The hostel owner tried in vain to calm me down as I essentially had a panic attack along with the realization that the only money I had was in my wallet, and it was barely enough to feed me for a few days. He offered to lend me his phone, but since Indonesia has banned international calling from landlines (was there ever a worse idea?), he sent me down the road to an internet cafe where I was supposed to be able to call. I couldn’t. Luckily the lady working the front desk was willing to lend me her cell phone as long as I paid to add the minutes I needed onto it.
After finding no other alternative, I agreed and paid what is probably the equivalent to 1 US dollar to insure I could call my credit card company and shut the card off. Next I had to call my debit card company and beg them to allow me to use the card to take money out of an atm nearby. The lady I talked to was so unwilling to help me out, because it was against company policy, but the moment I started crying and thanking her for stranding me in a foreign country with no way to pay for food or accommodation, she miraculously changed her mind.
So now I had money, but I was facing another problem. I needed to bump up the date of my flight, and would have to convince my non-international credit card company to allow me to use it to do so. It took me 3 days to accomplish all of this, and I have to say that it’s a miracle what tears can get done from you. I had to make a payment in order to accomplish my goal, which I did… but then it took 2 days for it to be processed, leaving me eating chips and ramen noodles like a broke college kid sitting in a college dorm room. By the time the payment finally went through I had talked to everyone from the customer care representative who answered the phone to the manager on duty before the answer once again miraculously changed from our hands are tied to I’ve authorized your account and you’re free to add more charges.
It was noon and I had just over 2 hours to make the payment, pack my bag, and make the 1 hour and 20 minute drive out-of-town to the airport. Somehow I made it, and the hostel owner waived my daily fee out of a gesture of kindness. I found myself back in Bangkok with a few days to spare before my flight home, with very little money in my pocket and a desperate need to find a place to stay. There was a long line at the taxi counter and with outrageous prices, not to mention crooked drivers, I was soon sharing a cab with a couple taking a weekend trip to Thailand from Singapore or Kuala Lumpur… I can’t remember. I shared my story with them on the ride, and when we arrived at Khao San Road, they wouldn’t let me pay for my part. I thanked them wholeheartedly and found a place to stay. Since I was broke, I spent a lot of time in my room not spending money.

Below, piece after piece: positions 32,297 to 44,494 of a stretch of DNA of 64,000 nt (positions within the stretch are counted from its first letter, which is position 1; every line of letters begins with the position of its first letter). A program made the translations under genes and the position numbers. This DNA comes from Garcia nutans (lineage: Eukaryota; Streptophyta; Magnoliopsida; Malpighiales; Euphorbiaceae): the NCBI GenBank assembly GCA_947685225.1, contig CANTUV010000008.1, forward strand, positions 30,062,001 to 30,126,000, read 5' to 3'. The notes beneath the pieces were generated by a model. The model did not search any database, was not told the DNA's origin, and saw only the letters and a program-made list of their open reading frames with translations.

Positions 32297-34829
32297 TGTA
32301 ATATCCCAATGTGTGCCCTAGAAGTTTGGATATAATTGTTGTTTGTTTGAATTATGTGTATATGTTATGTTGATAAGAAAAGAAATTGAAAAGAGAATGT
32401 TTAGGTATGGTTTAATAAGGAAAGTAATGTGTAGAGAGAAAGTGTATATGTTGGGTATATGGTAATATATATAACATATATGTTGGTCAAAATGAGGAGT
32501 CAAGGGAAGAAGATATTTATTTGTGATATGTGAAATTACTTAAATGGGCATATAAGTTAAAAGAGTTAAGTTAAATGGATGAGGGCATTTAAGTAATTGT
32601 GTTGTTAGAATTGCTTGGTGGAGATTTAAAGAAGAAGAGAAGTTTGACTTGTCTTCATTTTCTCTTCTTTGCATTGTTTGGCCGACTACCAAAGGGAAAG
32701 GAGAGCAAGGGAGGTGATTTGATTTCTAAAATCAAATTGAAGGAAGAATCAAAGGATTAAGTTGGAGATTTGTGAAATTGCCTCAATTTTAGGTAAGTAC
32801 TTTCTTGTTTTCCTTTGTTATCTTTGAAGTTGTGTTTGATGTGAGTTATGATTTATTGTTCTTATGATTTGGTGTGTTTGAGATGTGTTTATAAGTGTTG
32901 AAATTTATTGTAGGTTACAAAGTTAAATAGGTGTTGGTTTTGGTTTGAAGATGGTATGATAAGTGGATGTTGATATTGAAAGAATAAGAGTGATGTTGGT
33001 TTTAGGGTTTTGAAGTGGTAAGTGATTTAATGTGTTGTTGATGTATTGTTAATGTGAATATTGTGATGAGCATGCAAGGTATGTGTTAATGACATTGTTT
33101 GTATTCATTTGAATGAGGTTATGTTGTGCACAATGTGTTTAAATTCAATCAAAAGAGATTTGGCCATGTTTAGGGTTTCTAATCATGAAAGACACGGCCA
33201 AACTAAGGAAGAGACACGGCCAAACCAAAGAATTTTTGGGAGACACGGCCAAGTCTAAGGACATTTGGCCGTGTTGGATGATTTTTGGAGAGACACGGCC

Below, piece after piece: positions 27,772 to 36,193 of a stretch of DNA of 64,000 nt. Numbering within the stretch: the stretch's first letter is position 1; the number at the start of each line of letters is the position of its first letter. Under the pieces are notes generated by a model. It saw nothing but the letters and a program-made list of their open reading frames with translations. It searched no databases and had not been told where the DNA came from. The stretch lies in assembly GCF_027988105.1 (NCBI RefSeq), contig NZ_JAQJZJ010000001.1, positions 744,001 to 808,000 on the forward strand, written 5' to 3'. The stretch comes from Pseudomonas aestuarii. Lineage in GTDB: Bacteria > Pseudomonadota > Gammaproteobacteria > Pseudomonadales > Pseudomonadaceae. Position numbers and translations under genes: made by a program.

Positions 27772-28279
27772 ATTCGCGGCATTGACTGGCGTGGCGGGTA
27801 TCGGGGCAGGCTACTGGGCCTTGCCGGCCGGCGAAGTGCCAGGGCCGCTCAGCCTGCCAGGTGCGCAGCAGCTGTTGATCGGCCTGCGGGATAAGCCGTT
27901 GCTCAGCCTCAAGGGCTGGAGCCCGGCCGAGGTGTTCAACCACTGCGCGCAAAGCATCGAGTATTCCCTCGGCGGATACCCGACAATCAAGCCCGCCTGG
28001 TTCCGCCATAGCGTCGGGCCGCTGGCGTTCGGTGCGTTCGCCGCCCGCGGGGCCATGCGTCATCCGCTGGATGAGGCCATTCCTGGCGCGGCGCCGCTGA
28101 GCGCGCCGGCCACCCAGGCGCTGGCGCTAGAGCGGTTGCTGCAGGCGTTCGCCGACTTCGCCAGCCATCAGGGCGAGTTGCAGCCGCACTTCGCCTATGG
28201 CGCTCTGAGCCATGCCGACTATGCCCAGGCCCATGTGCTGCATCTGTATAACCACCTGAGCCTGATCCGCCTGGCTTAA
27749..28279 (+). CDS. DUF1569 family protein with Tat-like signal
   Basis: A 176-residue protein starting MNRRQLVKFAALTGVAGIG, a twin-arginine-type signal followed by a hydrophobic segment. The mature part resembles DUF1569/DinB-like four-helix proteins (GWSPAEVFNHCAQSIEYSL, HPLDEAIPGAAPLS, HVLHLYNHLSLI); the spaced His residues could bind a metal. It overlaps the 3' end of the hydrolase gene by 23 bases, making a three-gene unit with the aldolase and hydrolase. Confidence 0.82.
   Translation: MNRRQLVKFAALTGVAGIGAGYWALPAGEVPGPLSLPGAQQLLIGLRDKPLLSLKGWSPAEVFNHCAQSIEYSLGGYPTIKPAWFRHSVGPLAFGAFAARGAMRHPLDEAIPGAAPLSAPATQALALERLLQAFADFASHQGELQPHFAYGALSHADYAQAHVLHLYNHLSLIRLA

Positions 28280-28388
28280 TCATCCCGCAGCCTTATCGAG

On my last day I went out to find something to eat and ran into a wonderful girl named Neviin who asked me directions to something nearby. We spent the afternoon browsing in the streets nearby and picked up a guy named Andrew while chatting with a group of people over beers. We spent a while drinking, before grabbing some dinner and continuing our shopping spree. Khao San Road was coming alive and I was packed and waiting for my taxi to rush me towards the flight that would take me home.
My last act as a backpacker was to try a scorpion on a stick. The next 36 hours would involve multiples planes, airports, and an endless array of movies keeping my occupied from my fixed position in a tiny seat. Luckily the audio on my theater system worked this time around. I was on my way home, and I wasn’t sure I was happy about it.